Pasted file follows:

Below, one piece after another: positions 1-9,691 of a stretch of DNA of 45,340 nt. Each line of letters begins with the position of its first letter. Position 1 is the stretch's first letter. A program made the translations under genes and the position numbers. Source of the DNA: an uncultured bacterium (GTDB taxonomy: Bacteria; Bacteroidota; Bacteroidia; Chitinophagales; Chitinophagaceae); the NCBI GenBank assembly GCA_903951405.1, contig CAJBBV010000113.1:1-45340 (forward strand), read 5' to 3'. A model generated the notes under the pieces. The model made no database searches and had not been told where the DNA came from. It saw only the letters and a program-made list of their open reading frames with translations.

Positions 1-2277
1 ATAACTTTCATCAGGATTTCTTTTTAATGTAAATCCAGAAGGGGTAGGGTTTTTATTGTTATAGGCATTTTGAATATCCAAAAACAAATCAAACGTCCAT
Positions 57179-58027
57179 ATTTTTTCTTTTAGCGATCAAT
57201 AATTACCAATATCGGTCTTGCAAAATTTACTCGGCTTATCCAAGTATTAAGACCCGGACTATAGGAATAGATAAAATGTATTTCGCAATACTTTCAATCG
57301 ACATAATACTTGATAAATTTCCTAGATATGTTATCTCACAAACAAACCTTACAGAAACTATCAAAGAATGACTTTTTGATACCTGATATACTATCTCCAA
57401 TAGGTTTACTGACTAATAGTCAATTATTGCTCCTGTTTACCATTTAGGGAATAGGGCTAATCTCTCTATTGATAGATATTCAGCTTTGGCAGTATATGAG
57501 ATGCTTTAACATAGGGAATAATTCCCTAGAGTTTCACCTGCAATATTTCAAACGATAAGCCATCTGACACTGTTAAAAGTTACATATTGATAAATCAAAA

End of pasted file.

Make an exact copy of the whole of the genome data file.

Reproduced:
Below, one piece after another: positions 1-9,691 of a stretch of DNA of 45,340 nt. Each line of letters begins with the position of its first letter. Position 1 is the stretch's first letter. A program made the translations under genes and the position numbers. Source of the DNA: an uncultured bacterium (GTDB taxonomy: Bacteria; Bacteroidota; Bacteroidia; Chitinophagales; Chitinophagaceae); the NCBI GenBank assembly GCA_903951405.1, contig CAJBBV010000113.1:1-45340 (forward strand), read 5' to 3'. A model generated the notes under the pieces. The model made no database searches and had not been told where the DNA came from. It saw only the letters and a program-made list of their open reading frames with translations.

Positions 1-2277
1 ATAACTTTCATCAGGATTTCTTTTTAATGTAAATCCAGAAGGGGTAGGGTTTTTATTGTTATAGGCATTTTGAATATCCAAAAACAAATCAAACGTCCAT
Positions 57179-58027
57179 ATTTTTTCTTTTAGCGATCAAT
57201 AATTACCAATATCGGTCTTGCAAAATTTACTCGGCTTATCCAAGTATTAAGACCCGGACTATAGGAATAGATAAAATGTATTTCGCAATACTTTCAATCG
57301 ACATAATACTTGATAAATTTCCTAGATATGTTATCTCACAAACAAACCTTACAGAAACTATCAAAGAATGACTTTTTGATACCTGATATACTATCTCCAA
57401 TAGGTTTACTGACTAATAGTCAATTATTGCTCCTGTTTACCATTTAGGGAATAGGGCTAATCTCTCTATTGATAGATATTCAGCTTTGGCAGTATATGAG
57501 ATGCTTTAACATAGGGAATAATTCCCTAGAGTTTCACCTGCAATATTTCAAACGATAAGCCATCTGACACTGTTAAAAGTTACATATTGATAAATCAAAA